Dear diary… remember me?

Been a while since I blogged here. Let’s be honest, no one who takes themselves seriously has “blogged” since about 2003.

Gerard's starting another journal againLike many creative kids, I was constantly starting journals or diaries, promising myself that this would be the one I would write in every single day forever. That’s how I ended up with a drawer full of exercise books that began with “OK, THIS will be the diary that I write in every single day forever.”

(And there WAS a drawerful of exercise books. Pick up from where I left off? Are you mad? There must be a nice, crisp, new page 1. Pages 2 onwards, of course, remain blank. Forever.)

The best thing I did the last time I started a journal was to promise myself that it didn’t matter how much time elapsed in between each entry. It means I now have a journal that lurches forward in time in enormous bounds, never getting bogged down with self-flagellation over the gap, nor mocking itself with hollow promises to be a better diarist in future.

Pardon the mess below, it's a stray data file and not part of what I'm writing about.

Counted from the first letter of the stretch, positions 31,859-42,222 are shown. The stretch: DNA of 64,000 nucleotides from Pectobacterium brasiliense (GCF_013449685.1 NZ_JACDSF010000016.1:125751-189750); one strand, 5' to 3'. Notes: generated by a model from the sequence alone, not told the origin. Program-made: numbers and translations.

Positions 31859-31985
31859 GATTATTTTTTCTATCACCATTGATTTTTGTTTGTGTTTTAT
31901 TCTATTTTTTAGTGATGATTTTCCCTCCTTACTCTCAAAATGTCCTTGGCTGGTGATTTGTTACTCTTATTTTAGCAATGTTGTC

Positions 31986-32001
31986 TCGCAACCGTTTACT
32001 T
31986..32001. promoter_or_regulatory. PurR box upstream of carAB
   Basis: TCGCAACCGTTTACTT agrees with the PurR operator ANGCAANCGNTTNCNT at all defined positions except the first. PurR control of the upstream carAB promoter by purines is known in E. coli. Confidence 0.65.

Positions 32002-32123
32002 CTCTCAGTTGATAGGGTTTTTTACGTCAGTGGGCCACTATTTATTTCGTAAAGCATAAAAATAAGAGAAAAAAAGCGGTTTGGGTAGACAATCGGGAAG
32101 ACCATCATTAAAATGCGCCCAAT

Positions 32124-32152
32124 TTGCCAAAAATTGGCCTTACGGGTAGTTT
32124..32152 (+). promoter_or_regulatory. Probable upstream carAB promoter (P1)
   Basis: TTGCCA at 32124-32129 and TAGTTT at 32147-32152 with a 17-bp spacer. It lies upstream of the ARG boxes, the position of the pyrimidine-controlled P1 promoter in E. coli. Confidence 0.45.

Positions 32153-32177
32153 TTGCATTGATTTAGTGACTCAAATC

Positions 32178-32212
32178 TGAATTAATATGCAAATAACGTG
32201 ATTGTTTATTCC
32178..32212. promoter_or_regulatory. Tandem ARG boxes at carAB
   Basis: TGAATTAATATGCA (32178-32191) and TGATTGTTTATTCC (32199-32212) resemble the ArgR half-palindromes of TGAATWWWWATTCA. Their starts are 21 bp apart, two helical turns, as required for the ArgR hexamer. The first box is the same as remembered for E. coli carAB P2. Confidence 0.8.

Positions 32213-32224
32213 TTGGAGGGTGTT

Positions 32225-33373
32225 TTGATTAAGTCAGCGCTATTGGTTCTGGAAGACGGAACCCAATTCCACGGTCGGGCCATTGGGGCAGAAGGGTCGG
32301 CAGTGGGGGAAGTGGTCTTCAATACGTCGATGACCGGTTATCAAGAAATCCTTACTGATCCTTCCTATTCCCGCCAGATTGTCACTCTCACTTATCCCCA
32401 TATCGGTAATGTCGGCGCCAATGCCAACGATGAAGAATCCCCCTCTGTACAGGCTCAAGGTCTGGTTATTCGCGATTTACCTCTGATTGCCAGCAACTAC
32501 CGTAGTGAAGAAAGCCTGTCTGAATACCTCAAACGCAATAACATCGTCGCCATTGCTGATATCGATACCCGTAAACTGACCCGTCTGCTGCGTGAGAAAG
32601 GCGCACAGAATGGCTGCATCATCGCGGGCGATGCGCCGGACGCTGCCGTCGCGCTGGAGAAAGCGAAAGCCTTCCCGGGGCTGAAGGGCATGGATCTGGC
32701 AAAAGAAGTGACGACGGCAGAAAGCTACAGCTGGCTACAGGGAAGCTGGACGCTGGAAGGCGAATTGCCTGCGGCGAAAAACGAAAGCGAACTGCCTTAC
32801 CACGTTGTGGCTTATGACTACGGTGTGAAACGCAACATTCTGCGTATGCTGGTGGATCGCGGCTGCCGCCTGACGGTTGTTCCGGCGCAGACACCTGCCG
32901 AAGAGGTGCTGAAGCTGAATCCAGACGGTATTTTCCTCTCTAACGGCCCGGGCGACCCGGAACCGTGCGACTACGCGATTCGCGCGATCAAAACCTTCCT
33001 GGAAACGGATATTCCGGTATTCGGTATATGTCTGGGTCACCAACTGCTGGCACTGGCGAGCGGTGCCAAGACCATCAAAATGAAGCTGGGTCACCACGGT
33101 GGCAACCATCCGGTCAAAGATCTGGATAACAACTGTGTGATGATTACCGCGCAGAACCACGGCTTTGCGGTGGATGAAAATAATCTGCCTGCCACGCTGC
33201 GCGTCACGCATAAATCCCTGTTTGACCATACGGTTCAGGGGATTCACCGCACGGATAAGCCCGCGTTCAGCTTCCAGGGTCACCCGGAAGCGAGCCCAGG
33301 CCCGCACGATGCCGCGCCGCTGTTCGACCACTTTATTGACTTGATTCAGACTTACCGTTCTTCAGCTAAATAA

It’s a wild ride, exciting or thoughful moments in time with no connection to each other. I do wish the gaps weren’t so large. It changes noticeably from the journal of a young man experiencing a series of doomed and often unrequited romances to that of an almost-middle-aged man mourning departed friends more often than he would have hoped. But along the way he’s suddenly happily married to a previously unmentioned woman, so at least that worked out.

All this is to say that I don’t see any reason why my blog should be any different. I’ve been busy, that’s all. Plus, I went pro, writing a few articles for the good people at The Hoopla. It shut down soon afterwards, so let that be a lesson to you all.

The articles were archived for a while, but now they’ve gone forever. Why would you worry about that? Who are you? Why are you still checking in on my blog a year and a half after my last entry? You’re weird. I like you.

It’s nice to be back. See you in three years.

A happy Christmas in Syria (yes, you read right)

Christmas Eve, 2012.

My mind is on Syria, as it has been all year, and throughout 2011, for reasons that are only too obvious in the news headlines.

But today, as at every Christmas, it’s on my mind for what I could call happier reasons. If only I could be reassured that those reasons aren’t now just a memory.

I’ve known and loved Syria since I studied Arabic in Damascus in the 1990s. Compared to the chaos around it back then, it was a quiet corner of the Middle East. Authoritarianism and insularity bred stability and predictability – along with problems that one was best not to mention. How things change. Continue reading